Women, he noted, are usually more open to finding new ways to express their interest in sex. He attributes that to the media, particularly Sex and the City. "Lots of women are buying sex materials on line," Mulhall said. "They talk openly about vibrators, dildos and toys. These subjects aren't taboo anymore."
The couples who come to see Mulhall are looking for ways to reinvigorate their marriage or partnership. "The first thing they tell me is they haven't had sex for a while, sometimes six months, even 10 years," he said. "The first thing I teach them is how to do sexological explorations. That’s where they go home and explore each other’s bodies from head to toe. That opens the door to more touch and fantasy. They discover each other's erogenous zones. This is much more intimate than just having intercourse. I also send them to sex stores to look at toys and videos, to find new ways of exploring their sexuality. At an older age, sex is not just about the genitals."

Don't Always Have to Be Up for It
This extended foreplay, as Carlos called it, gives new hope to men who have become impotent with age, often for medical reasons, like prostate surgery, Mulhall said. "Maybe they've tried implants or Viagra, and they haven't worked," he said. "Maybe they can't get an erection. But being erect is not what sex is all about. In fact, there are ways to have an orgasm without an erection, like masturbation with a flacid penis."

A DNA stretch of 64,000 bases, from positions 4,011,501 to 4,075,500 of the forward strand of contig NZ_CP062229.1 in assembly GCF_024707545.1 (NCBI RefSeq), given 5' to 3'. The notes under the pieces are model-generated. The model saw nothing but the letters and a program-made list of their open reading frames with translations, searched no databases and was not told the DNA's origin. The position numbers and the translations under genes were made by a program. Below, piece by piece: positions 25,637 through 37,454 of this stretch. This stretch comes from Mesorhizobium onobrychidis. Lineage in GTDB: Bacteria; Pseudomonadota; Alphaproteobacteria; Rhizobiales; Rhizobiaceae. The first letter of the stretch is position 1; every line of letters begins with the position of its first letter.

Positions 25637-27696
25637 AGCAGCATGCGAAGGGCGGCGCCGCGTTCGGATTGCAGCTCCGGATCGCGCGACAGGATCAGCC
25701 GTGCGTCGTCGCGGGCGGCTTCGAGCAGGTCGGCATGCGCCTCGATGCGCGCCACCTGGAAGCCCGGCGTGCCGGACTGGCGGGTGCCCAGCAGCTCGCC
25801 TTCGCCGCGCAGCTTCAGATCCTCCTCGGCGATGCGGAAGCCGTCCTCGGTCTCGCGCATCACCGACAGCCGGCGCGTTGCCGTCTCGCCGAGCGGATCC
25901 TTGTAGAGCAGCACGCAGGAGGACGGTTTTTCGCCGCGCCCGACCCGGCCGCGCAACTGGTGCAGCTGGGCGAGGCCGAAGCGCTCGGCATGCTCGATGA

Another way to practice extended foreplay is through tantric sex. "I have older couples who are getting into it," Mulhall said.
By coincidence, I ran into a tantric sex teacher at a cocktail party the other night in Minneapolis, where I live. I asked the bearded, 49-year-old yogi about this boomer phenomenon. "People who attend my workshops are usually over 50," he said. "Younger people aren't as interested. Tantric sex is ideal for older people. It's about maintaining sexual desire, exploring the body and continually staying in a heightened state of arousal. It's about taking your time to enjoy pleasure, like holding each other and staring into each other's eyes. Sex isn't just about the lava flow."

When I asked him what happens when extended foreplay does result in a lava flow or climax, his fingers gripped the stem of his martini glass in an attempt to steady himself. His eyes were closed.
On a follow-up call with Mulhall, I asked the same question.
"It's intense," he said, "very intense."
Now I know why my fiftysomething friends are so eager to tell me about their newfound sex lives. In fact I pity anyone under 50 who's having sex. They'll have to wait to find out what they're missing.   

John Stark is a veteran writer, editor and journalist who lives in Palm Springs, California. He can be reached at [email protected]. Read More